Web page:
By CP Staff
By Olivia LaVecchia
By Chris Parker
By Jesse Marx
By John Baichtal
By Olivia LaVecchia
By Jesse Marx
By Olivia LaVecchia
Largely forgotten in all this is the city's Civilian Review Authority, a citizens' group created to hear complaints about police misconduct. Limited in its powers from the start and frequently plagued by dysfunction, the CRA has had little to no impact for years, and the group plays no role in McManus's reform plans. Michael Friedman, who was named CRA board chair in 2003, says the overhauled CRA has been dismissed, for the most part. Since McManus took office, the CRA has sent 47 cases--where a complaint of misconduct was "sustained"--to him. Up until two months ago, when City Pages contacted him for this story, the chief had reviewed 10. He has now reviewed 26, and in only two of those cases did he "reprimand" an officer. In most cases, he disagreed with the CRA finding. There are still 21 cases to be reviewed.
Harris and McManus don't do much to hide their disdain, chortling out loud when the subject of the CRA is raised. "I deal with the cases as they come across my desk. There's nothing that I'm sitting on," McManus insists. "When the cases come back from CRA we review them and in many cases we find that their determinations, their findings, are based on conjecture, lack of knowledge of police procedure, those types of things."
Late last year, Mike Quinn, a retired Minneapolis cop who put in 23 years on the force, self-published a book that many feared would be a tell-all about the MPD. But Walking with the Devil: The Police Code of Silence is a frank meditation on "The Code"--the understanding that cops never out each other over bad policing. Quinn often sat in on CRA hearings when he was with the police force, and one salient passage from the book hints at the problems inherent in an independent civilian board. Quinn found himself contradicting testimony of a chief's aide, who was minimizing the actions of accused officers. "The panel believed him, not me," Quinn writes. "I wasn't surprised. I've heard cops from across the nation voice the opinion: 'I'd rather go in front of Civilian Review than Internal Affairs.' I could see why. The panel members were completely taken in by the chief's aide."
Even so, Quinn says he sees value in any CRA. "If [McManus] wants an effective CRA, he's gotta work with it--it can still be an effective tool," he says in an interview. "The chief has to be responsive to the community, and there is a need for an outlet outside of the department."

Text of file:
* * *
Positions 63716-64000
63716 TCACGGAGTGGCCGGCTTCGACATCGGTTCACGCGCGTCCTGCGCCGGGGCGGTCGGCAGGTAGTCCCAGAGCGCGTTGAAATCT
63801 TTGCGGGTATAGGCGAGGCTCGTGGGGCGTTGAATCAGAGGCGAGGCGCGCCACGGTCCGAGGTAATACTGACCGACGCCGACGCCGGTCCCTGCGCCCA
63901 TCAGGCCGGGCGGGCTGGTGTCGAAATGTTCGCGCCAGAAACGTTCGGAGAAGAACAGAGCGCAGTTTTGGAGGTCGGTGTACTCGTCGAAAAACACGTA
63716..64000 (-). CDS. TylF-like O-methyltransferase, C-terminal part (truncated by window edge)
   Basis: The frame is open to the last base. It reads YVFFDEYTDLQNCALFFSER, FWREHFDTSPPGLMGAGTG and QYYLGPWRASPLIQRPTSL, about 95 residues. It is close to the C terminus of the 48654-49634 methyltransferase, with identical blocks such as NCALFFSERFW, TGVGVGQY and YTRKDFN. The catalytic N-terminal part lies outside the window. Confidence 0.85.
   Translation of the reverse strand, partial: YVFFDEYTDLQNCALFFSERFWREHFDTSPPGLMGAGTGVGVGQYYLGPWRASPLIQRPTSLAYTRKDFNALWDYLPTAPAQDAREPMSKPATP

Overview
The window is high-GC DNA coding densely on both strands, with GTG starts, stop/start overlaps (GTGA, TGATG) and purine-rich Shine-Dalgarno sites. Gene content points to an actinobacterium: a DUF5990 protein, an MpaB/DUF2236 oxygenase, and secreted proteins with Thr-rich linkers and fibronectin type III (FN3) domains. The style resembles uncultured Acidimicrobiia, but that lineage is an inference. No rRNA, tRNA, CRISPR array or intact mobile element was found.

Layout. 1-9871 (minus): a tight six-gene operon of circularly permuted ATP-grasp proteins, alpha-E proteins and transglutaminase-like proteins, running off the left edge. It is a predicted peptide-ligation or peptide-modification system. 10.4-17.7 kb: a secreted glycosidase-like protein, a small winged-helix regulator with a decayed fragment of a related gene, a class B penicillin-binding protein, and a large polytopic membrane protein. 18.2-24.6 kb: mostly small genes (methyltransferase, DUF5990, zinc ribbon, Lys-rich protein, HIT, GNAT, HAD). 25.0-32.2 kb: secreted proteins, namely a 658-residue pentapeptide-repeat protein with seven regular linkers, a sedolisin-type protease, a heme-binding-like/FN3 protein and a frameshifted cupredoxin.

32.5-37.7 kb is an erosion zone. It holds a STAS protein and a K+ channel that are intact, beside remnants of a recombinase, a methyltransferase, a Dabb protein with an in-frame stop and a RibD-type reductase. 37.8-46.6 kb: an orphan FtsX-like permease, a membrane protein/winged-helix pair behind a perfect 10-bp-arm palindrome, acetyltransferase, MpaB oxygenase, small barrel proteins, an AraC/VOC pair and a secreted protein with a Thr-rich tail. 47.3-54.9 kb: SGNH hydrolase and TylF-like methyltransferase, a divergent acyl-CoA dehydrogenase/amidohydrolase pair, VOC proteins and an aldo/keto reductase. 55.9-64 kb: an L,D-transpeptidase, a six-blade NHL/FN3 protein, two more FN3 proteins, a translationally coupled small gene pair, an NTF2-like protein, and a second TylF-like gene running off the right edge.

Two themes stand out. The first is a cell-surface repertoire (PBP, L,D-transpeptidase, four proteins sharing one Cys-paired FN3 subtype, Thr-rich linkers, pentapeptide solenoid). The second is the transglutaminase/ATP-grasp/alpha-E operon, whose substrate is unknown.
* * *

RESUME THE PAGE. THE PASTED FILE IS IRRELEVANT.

One rank-and-file cop who asked not to be identified framed the problem a little differently: "IA and CRA offer no remedy to those who feel wronged. All they get is some sort of hope that the officer might get in trouble. The civil lawsuit has become the new IAD. You can jam the cops up and get money for it. In the eyes of many, this is a great concept."
Quinn agrees up to a point. "The cost of litigating has gotten so high that it's easier for the city to settle a case for $5,000 rather than litigate it for $40,000," says Quinn, who trained new cadets when he was on the force. "More and more people are aware of that. And when the city settles, and there's no discipline, it validates the behavior of the cops involved. And it shows the young cops that this is how we do it."
It's an expensive practice. For the last three years, the city has been mired in a budget crunch, and while there have been cuts across the board, the MPD has taken some of the hardest hits. For 2005, the police department has an operating budget of $102 million, but the number of sworn officers on the payroll is at a low point. In 1998, the department had 930 street cops; by 2004, that number dwindled to 794. There are 785 sworn officers on the force now. "Frankly, we are running ourselves ragged, especially at bar close," notes William Palmer, a 12-year veteran of the force. "However, the citizens are the ones who suffer the most from the low numbers."
While it's often claimed that a diminished number of police on the streets will lead to more crime, the effect it has on police behavior is rarely discussed. Quinn, for one, says that the low numbers have made many officers "edgy" when answering even routine calls. When the proposed 2005 budget was being floated, it included layoffs and early retirements of about 43 sworn officers. The council later dug up some money to save nine officers, but the outline for budgeting through 2009 suggests the department will be staffed at levels lower than at any point since the early 1960s.
McManus has said that the budget outline leaves him about $12 million short of what he'd like to do with the department, and Don Harris says the current staffing in the Office of Professional Standards is about half of what he'd consider ideal. Last week, it was announced that some state dollars had been restored to the city's budget, and some 60 officers would be added to the force in the next year. But city finance director Pat Born warns that the money is a onetime boost, and longer-term budget issues remain unresolved. One place city leaders could theoretically look for money is in the city attorney's office. The average starting salary for a first-year Minneapolis cop is $43,080.96. But with benefits and other costs included, the city figures it spends about $65,000 annually for each sworn officer. Put another way, the $2 million in settlement proceeds paid in 2004 alone was equal to the salaries of about 31 additional officers.